Three Grand Dames of Mystery: The Mystery of the Blue Train by Agatha Christie


Blue Train1Katherine Grey has come into a large inheritance so decides to go to the French Riviera with the upper crust of British society for the winter and takes the Blue Train to Nice, where she meets both Ruth Kettering and Hercule Poirot in The Mystery of the Blue Train by Agatha Christie. Upon arriving in Nice, Katherine is asked to remain to answer questions about Ruth, for the daughter of the American millionaire Rufus Van Aldin has been strangled, her face disfigured, and her famous ruby, the Heart of Fire, stolen. The suspects include her estranged husband, Derek Kettering, and the man who calls himself the Compte de la Roche, a known villain who preys upon rich women and is known to have his sites set on the ruby. Though retired, Hercule Poirot offers his services in this case since he was on the scene, and he offers to Katherine the opportunity to be his partner.

The Mystery of the Blue Train is a nice read and enjoyable book that easily withstands the weight of time. I particularly enjoyed the strong female character of Katharine Grey, who refuses to let her sensible nature be affected by either the riches endowed to her or the attentions lavished upon her by both Derek Kettering and the secretary of Rufus Van Aldin.

Written during a distressing period of Christie’s life, with the death of her mother, the abandonment of her husband for another woman, and an emotional break-down that led to her still-unexplained disappearance for 10 days, this book was reportedly one of Christie’s least favorite novels and does leave some minor details untied. Some view the glamour found in the book as extraneous sensationalism, but I think Christie still manages to pull off the book well, despite all her negative comments about it. While not being one of Christie’s greatest books, The Mystery of the Blue Train is still very fun.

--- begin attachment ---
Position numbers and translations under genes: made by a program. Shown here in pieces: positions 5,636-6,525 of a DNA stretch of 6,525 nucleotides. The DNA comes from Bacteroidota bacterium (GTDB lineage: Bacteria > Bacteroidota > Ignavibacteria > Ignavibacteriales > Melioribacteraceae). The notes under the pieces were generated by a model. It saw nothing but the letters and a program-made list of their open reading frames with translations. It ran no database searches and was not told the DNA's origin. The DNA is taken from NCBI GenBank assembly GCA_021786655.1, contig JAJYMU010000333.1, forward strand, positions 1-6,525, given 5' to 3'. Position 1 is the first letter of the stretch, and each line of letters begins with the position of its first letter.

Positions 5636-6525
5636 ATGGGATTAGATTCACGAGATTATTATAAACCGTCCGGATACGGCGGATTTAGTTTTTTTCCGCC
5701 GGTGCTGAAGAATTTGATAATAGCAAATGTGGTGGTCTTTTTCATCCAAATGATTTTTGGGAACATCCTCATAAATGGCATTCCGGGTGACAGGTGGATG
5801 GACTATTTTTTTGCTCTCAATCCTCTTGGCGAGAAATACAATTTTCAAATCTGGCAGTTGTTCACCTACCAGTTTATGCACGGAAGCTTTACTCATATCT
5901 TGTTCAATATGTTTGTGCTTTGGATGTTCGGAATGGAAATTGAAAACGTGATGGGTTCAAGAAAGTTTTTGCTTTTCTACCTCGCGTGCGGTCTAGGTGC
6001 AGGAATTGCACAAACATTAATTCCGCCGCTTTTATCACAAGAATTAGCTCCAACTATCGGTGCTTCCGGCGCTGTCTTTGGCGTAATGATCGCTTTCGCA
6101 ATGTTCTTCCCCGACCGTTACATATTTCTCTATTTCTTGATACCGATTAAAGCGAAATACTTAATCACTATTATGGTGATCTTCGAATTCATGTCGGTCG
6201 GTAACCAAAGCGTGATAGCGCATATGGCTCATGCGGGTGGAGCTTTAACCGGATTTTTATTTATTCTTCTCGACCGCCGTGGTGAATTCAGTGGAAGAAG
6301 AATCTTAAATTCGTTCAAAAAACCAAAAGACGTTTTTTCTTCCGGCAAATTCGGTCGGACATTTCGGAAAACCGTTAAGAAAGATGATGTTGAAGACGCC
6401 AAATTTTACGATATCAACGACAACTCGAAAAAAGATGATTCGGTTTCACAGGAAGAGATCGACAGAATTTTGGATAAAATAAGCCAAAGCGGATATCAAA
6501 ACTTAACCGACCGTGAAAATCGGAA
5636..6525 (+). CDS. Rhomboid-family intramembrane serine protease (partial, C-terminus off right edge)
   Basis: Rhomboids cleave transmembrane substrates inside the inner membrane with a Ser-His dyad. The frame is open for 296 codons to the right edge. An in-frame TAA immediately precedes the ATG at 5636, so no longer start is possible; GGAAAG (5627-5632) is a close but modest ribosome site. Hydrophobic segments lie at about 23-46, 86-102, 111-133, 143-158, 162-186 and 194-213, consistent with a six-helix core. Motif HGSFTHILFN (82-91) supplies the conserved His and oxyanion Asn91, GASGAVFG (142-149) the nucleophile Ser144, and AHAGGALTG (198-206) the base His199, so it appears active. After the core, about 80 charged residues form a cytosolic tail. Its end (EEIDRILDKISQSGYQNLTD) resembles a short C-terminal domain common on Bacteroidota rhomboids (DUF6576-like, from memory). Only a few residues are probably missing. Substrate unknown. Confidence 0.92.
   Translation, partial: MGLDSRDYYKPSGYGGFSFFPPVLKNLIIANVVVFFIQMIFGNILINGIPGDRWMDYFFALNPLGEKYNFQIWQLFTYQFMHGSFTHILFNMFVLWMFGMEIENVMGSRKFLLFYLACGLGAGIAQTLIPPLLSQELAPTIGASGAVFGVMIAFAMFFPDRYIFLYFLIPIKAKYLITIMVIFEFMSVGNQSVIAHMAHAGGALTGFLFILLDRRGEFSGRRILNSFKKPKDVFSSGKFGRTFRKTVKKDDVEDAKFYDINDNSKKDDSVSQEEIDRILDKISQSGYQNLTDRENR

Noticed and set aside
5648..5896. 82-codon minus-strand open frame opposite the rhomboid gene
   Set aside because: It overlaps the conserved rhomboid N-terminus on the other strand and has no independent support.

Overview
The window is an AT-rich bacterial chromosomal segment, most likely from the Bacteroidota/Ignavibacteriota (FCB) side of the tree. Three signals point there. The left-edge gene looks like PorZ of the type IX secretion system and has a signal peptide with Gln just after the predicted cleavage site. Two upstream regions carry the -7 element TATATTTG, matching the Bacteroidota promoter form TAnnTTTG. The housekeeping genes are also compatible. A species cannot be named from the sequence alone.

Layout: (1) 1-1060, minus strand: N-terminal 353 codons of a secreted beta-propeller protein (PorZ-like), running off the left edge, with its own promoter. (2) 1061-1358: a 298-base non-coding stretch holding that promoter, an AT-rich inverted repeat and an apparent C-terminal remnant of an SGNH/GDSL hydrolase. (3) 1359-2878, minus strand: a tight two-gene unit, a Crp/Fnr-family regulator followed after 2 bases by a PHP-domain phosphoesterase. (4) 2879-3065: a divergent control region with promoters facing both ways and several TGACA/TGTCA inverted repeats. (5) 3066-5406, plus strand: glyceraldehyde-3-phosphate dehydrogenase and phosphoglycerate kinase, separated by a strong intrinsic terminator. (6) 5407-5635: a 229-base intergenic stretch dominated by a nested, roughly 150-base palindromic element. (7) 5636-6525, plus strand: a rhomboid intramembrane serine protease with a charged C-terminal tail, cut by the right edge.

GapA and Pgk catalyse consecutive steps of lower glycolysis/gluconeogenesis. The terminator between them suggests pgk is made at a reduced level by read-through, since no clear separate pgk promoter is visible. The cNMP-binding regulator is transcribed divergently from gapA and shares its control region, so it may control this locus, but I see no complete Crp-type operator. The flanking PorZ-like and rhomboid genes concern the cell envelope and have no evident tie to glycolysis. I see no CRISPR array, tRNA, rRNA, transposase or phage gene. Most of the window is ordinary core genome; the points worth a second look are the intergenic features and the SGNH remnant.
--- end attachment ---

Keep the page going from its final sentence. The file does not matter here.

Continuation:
The audio version of this book is performed by John Moffett. While not Hugh Fraser, my favorite British male narrator, Moffett does a very good job of voicing the characters and creates a strong sense of suspense. He also does well with the various accents found in the book.

Despite Christie’s low opinion of her own book, I think The Mystery of the Blue Train is highly enjoyable and entertains the listeners very well. I give the book four stars!

The Mystery of the Blue Train is available in multiple formats. To order from Amazon, click here. You may also find the book in your local library or bookstore.


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